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Thoothukudi, among other things, has a certain image associated with it. It’s the image of being a fertile ground for heinous crimes and criminals.

Serving as a policeman in Thoothukudi gave Anoop Jaiswal an opportunity to see the human side of Thoothukudi.

The book Kuttramum, Karunaiyum (crime and mercy) originally written  by V. Sudarshan, a journalist, in English  and translated in Tamil by M.Kumaresan and published by Kalachuvadu Publications, is by no means a piece of heroic idolatry; rather brings into spotlight unique experiences of Jaiswal who had, in his career, done certain things even celebrated heroes never dreamt of doing; that too, with ease, with an  unobtrusive air.

The book feels like a cross-sectional portrait of the county, packed with several instances that bring to the fore how the ruling class tackles the man in the street. The cover has the tagline: “A young IPS officer’s Thoothukudi experiences.”   But the word Thoothukudi serves more as a metaphor rather than a place; a metaphor of Jaiswal’s overall experiences he encountered during his stints at various places.

A steady and serious reading of the book throws up a man in uniform dripping with love for mankind. The narrative is interesting. A charming descriptive flow carries us into a different world.

In all, the book has 20 stories each of which presents a pen portrait of every man’s life including that of the man the whole book revolves around.  The chapter conjuring up a picture of Jaiswal’s life marked by ups and downs is appropriately titled ‘Anniyan’ (Stranger).  A totally honest and humane person is certainly a stranger to the world teeming with the dishonest and the unscrupulous.

The words ‘power, crime, punishment’ and ‘forgiveness’ assume refreshingly new connotations in the context of a benevolent policeman lighting the lamps of several lives.

The chapter ‘Sivalarkulam Murders’ describes how naturally a weak and timid man became powerful and vengeful when he murdered a strong man for the sake of protecting his wife. The murderer brought the chopped head to Jaiswal’s camp office. In another incident, a wife killed his morbidly prurient husband. The book is full of strange people and stranger incidents.

Also Read: In Thoothukudi, a cop found hardcore criminals were just victims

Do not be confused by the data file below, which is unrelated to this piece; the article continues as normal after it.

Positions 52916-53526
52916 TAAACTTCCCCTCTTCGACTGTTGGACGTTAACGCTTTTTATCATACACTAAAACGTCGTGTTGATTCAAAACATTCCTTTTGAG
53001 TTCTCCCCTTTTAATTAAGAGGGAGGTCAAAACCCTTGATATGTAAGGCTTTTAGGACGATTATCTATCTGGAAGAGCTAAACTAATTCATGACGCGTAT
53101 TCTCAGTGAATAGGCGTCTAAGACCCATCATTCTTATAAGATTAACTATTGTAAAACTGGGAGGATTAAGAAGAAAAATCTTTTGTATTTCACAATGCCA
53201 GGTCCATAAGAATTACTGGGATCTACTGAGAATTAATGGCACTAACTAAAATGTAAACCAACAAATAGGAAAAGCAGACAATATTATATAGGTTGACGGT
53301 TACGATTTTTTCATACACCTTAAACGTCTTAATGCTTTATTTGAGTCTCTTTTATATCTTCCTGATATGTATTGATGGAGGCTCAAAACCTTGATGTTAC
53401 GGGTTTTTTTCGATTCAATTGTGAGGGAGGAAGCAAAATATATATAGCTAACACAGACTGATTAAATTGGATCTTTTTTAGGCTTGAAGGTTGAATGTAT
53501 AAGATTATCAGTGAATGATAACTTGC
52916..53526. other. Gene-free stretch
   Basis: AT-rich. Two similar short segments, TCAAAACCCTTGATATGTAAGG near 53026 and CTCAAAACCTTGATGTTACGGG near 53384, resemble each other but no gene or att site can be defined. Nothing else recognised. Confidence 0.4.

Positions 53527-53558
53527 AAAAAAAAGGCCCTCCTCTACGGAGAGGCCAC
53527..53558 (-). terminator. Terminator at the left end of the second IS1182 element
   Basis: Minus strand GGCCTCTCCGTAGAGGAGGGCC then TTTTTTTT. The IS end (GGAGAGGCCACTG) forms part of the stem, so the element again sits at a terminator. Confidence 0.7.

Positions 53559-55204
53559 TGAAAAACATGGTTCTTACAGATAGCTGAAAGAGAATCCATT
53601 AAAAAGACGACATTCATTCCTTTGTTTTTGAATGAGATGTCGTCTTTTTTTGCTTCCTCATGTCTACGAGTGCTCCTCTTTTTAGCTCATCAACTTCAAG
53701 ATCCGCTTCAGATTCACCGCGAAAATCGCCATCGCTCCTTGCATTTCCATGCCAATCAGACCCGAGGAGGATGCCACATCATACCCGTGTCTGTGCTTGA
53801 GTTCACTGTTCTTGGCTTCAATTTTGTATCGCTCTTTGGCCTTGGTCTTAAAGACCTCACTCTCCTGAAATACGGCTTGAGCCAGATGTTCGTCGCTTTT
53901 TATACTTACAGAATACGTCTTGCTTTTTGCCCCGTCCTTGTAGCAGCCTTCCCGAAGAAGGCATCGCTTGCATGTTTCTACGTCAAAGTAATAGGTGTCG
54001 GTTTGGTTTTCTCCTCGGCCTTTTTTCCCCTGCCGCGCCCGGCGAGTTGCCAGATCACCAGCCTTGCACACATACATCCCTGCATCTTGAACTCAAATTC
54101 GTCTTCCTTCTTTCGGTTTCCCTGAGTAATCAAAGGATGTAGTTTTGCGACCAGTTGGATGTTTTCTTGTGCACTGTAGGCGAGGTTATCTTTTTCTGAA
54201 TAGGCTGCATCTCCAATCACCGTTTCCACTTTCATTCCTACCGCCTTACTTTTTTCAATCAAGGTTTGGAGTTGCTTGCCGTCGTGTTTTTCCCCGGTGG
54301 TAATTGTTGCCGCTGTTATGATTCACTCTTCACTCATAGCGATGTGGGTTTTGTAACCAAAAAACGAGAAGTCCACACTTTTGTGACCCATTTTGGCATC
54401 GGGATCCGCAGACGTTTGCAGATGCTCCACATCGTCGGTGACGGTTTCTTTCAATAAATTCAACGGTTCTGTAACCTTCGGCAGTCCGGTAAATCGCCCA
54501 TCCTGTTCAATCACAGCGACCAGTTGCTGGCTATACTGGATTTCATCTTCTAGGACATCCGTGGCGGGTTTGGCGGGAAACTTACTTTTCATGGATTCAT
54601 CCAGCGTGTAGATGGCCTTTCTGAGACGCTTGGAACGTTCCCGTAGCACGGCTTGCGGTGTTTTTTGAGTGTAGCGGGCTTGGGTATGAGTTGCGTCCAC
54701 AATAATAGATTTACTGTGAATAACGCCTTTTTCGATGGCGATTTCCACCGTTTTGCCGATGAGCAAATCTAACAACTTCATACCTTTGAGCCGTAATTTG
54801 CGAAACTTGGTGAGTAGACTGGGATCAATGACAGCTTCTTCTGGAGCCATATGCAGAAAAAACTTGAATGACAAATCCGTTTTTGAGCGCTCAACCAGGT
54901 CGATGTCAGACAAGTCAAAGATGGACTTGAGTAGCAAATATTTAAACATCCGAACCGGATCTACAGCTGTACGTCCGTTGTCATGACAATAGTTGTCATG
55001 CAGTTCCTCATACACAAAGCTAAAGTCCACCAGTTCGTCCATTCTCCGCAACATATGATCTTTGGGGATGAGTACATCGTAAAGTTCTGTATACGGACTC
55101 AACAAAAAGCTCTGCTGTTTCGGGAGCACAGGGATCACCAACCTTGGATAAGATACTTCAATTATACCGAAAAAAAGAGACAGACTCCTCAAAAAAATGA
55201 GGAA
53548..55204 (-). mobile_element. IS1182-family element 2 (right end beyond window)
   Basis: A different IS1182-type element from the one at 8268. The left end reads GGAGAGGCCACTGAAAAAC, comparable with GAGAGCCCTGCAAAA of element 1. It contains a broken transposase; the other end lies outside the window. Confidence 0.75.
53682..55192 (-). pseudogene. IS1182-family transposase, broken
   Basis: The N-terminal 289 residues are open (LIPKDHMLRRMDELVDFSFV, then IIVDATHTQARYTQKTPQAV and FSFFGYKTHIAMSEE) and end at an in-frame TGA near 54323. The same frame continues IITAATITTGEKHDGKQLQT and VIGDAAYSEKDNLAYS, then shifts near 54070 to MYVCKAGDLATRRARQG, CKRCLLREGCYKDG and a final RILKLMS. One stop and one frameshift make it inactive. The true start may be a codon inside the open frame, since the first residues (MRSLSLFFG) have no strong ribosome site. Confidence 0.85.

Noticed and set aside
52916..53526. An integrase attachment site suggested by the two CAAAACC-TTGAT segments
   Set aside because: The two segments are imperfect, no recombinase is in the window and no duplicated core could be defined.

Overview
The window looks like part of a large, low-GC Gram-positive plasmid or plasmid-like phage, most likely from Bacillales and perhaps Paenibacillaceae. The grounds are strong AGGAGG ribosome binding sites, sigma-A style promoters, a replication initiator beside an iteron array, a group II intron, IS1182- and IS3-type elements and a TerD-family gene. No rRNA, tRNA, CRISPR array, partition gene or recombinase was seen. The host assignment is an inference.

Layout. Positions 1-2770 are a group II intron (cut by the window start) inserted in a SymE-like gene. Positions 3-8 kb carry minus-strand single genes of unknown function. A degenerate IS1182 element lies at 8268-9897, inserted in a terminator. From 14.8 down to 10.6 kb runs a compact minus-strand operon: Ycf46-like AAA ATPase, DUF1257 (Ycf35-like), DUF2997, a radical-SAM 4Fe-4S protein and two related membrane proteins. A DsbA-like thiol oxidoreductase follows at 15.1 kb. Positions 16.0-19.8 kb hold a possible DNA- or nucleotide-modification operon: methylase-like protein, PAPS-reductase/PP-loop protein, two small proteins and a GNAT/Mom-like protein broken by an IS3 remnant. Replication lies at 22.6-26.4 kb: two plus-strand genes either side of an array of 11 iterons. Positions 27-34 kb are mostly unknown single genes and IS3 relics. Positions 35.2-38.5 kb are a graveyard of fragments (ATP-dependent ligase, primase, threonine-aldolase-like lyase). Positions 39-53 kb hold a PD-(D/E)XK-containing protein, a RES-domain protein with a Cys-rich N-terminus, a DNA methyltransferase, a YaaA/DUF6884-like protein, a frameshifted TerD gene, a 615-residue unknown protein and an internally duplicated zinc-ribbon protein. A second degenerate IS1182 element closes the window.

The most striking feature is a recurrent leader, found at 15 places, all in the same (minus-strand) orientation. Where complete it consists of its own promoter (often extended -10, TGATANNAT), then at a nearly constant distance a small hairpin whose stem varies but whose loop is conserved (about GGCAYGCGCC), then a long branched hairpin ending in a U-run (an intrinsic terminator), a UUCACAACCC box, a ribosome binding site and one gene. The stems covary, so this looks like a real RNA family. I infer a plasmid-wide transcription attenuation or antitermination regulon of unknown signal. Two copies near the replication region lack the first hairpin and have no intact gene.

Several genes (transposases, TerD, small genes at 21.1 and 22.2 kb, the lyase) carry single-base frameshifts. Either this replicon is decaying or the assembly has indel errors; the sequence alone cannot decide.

The book also bears a testimony to the fact that if an honest officer understands the law in proper light, he can do the people around a world of good.

Anoop Jaiswal

The 18th chapter is an interesting read, reinforcing the dictum that fact is stranger than fiction. Born into a middle-class family, Jaiswal joined the force as an IPS officer. At one point of time he lost his job. The Shakespearean line ‘When sorrows come, they do not come single, but in battalions,’ was vindicated when Jaiswal’s wife too lost her job in the next few months. That was obviously the most depressing moment. Yet how the man battled the heaviest odds with his hopes never sagging is narrated poignantly.  Anup Jaiswal comes across as a personification of courage, confidence and grit.

The book’s start portrays a young officer in uniform bubbling with professionalism and as one travels through page after page to the finish, a man shorn of khaki appears, sporting a smile of humanism and shaking hands with us.

The book makes a paradigm shift in the wonted perception, engraved in the collective unconscious of the society, about crime and criminals. The message it gives out indirectly is that crimes must not be seen only from the perspective of law; all factors and background of the crime must be taken into account.

In the chapter ‘Meen Kuzhamppum Sorum’ (fish curry and boiled rice), one Anthony Mookan commits a murder, triggering confusion over the question if the murder, apparently a crime in the eyes of law, is really a crime when studied deeply from the humanism point of view.

Also Read: Book tells the tale of how Puducherry got its freedom

In yet another chapter, a woman approached Jaiswal to inquire about her son away in some other state employed in an establishment. After inquiries, he came to know something about the son and passed on the information to the woman who became very emotional. After a few months, the woman came back to Jaiswal to convey thanks to him and gifted him some betel leaves and areca nuts.  That moved him immensely.  The fact was that the police officer informed the woman of her son’s death. This incident sounds quite strange? After all, that’s all life’s made of.

The book is screenplay material. The strange people and weird happenings remind one of films such as Kovilpatti Veeralakshmi and Taanakkaaran. Will any filmmaker dare?

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